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Windows phone is the red-headed stepchild in a smartphone family filled with iOS and Android siblings. While it’s enjoying some success across the globe thanks to excellent low-cost devices like Nokia’s Lumia 520 (it’s the best-selling Windows device in history, FYI), the U.S. market is clearly wearing Apple and Google blinders.
Microsoft was one of the key players in the early age of smartphones, but ever since its late entrance with Windows Phone a few years ago, the company has been hard-pressed to get anyone to take notice—even though Windows Phone is a unique, innovative take on mobile computing. So what’s keeping Windows Phone back?
It depends on who you ask. Consumers complain about a lack of apps. Businesses say there are some key features missing. Children complain about fewer games. Geeks complain about the closed ecosystem. Cat lovers complain about no official YouTube support. Frankly, it doesn’t really matter what the complaint du jour happens to be. Like so many other “showstoppers” before—copy and paste and Instagram, for instance—after the problem with each one is fixed another one pops up and takes its place.
Truth be told, only a few of the “reasons” to look past Windows Phone carry any weight. As the latecomer to the party, it’s likely that Windows phone will always trail in the number of apps available. Still, there are 200,000 of them. Even if you tried five a day, it would take more than 100 years to see them all (and that’s assuming the number doesn’t grow).
In short, Windows Phone has been easy to ignore no matter how good it was. So why would Windows Phone 8.1 be any different?
For starters, there’s full-on support for business. Windows Phone 8 lacked a few key features keeping it out of the enterprise, but 8.1 is 100 percent business ready. In fact, some of the mobile device management (MDM) features will make IT folks and MSPs extremely happy.
Second, Microsoft’s digital assistant has made her debut, and she’s the perfect mix of Siri and Google Now—just enough personality and spunk to make using her useful and fun (whether you talk to her or send her text commands) without the creepiness of Google Now.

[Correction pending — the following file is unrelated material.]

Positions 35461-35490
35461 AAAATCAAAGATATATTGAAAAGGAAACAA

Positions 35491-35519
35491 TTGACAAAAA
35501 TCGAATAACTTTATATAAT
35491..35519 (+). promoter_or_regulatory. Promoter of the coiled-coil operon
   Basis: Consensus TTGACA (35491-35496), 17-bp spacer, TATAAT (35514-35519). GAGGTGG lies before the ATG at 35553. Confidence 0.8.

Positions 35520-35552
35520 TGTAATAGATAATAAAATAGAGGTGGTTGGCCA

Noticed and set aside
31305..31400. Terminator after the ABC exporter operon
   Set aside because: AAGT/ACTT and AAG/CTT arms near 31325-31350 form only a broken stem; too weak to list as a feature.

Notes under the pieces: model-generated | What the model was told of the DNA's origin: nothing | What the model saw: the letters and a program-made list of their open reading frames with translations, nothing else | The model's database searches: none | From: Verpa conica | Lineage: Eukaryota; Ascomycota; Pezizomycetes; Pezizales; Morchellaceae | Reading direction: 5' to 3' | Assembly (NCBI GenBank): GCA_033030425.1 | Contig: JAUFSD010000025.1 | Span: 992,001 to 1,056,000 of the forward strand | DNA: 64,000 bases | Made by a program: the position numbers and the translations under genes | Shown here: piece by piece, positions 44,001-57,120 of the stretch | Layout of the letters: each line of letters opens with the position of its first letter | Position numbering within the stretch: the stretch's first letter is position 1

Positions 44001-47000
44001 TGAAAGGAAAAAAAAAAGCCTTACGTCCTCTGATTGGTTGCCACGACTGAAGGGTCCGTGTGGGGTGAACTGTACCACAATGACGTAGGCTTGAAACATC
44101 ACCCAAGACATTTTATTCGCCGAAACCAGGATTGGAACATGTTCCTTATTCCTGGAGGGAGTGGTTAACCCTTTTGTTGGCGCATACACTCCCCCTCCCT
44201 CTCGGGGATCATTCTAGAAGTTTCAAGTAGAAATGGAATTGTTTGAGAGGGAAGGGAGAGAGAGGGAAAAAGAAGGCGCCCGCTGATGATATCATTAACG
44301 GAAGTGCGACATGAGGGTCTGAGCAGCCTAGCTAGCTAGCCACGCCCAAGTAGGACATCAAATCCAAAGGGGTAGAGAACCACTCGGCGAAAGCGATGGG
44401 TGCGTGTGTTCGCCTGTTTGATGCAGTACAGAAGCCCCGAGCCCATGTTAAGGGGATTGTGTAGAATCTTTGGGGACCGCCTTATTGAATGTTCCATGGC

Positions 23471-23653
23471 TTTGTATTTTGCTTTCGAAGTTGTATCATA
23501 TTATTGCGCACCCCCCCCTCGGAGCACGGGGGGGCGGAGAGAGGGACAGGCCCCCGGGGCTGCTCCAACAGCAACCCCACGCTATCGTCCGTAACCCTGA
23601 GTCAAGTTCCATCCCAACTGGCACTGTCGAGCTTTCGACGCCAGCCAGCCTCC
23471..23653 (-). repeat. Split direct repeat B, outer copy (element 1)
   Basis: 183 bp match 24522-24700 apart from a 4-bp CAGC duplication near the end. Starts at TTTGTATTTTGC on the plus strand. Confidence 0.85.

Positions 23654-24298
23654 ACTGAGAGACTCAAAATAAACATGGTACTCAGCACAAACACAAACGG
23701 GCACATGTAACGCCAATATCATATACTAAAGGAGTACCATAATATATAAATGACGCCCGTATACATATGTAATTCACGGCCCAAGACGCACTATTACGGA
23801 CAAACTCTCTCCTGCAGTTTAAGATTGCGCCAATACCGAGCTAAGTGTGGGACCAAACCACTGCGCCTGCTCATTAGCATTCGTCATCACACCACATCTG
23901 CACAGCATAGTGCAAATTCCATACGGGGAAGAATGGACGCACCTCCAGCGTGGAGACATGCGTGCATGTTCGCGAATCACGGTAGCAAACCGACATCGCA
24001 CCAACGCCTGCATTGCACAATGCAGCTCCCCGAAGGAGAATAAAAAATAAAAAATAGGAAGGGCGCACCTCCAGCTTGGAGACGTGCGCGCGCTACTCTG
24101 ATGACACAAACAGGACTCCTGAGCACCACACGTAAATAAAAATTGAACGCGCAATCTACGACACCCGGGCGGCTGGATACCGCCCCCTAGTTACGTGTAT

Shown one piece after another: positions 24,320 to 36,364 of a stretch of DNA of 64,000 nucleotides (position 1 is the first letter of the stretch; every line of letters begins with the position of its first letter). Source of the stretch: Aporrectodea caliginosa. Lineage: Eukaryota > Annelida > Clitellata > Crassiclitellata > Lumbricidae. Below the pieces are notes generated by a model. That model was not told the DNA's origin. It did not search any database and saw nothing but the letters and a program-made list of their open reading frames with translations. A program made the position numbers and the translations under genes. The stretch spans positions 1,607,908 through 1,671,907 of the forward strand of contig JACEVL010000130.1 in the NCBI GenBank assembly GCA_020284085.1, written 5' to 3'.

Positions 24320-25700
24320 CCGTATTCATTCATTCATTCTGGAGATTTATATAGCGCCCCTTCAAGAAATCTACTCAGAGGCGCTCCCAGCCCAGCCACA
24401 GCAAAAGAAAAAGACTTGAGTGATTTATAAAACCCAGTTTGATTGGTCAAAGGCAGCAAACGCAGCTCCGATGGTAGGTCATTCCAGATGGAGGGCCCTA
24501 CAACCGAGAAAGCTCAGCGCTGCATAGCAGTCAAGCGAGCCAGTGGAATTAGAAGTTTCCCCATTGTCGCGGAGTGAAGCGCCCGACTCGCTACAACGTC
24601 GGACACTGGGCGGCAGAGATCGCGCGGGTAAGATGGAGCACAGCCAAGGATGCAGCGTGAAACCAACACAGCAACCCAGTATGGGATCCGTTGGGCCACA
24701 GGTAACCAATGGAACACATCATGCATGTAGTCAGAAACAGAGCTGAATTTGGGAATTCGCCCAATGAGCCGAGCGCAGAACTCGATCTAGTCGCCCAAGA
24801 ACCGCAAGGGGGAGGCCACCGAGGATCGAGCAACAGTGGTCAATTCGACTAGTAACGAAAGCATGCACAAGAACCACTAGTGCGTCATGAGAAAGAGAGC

The Windows Phone Store can’t boast an app count near the million mark, nor does it have all the same apps as Android or iOS. However, the vast majority of the big ones are there, and for the ones that aren’t there, there are suitable (and in some cases better) alternatives unique to Windows Phone. There’s still no official app for YouTube (thanks Google!), but there are plenty of third-party apps that keep you nose deep in silly kitties.
Finally, and most important, Windows Phone is now free for manufacturers. Microsoft recently announced that Windows (any version) is available at no cost to OEMs on devices with screen sizes of 9 inches or smaller. One obstacle for OEMs signing on to produce Windows Phones has been attributed to licensing costs. After all, in a business where margins are thin, Android’s zero cost (before patent royalties) is simply more attractive. Speaking of patent royalties, these actually make Windows Phone less expensive than Android, which means a lot more Windows Phone devices coming to market from more OEMs.
Windows 8.1 may very well be the catalyst for the platform to really get the Windows Phone ball rolling.
Click on the images below or the "Next" link above to see five important improvements to Windows Phone 8.1 that are poised to make a big difference in positioning Windows Phone for better marketplace success. >>>
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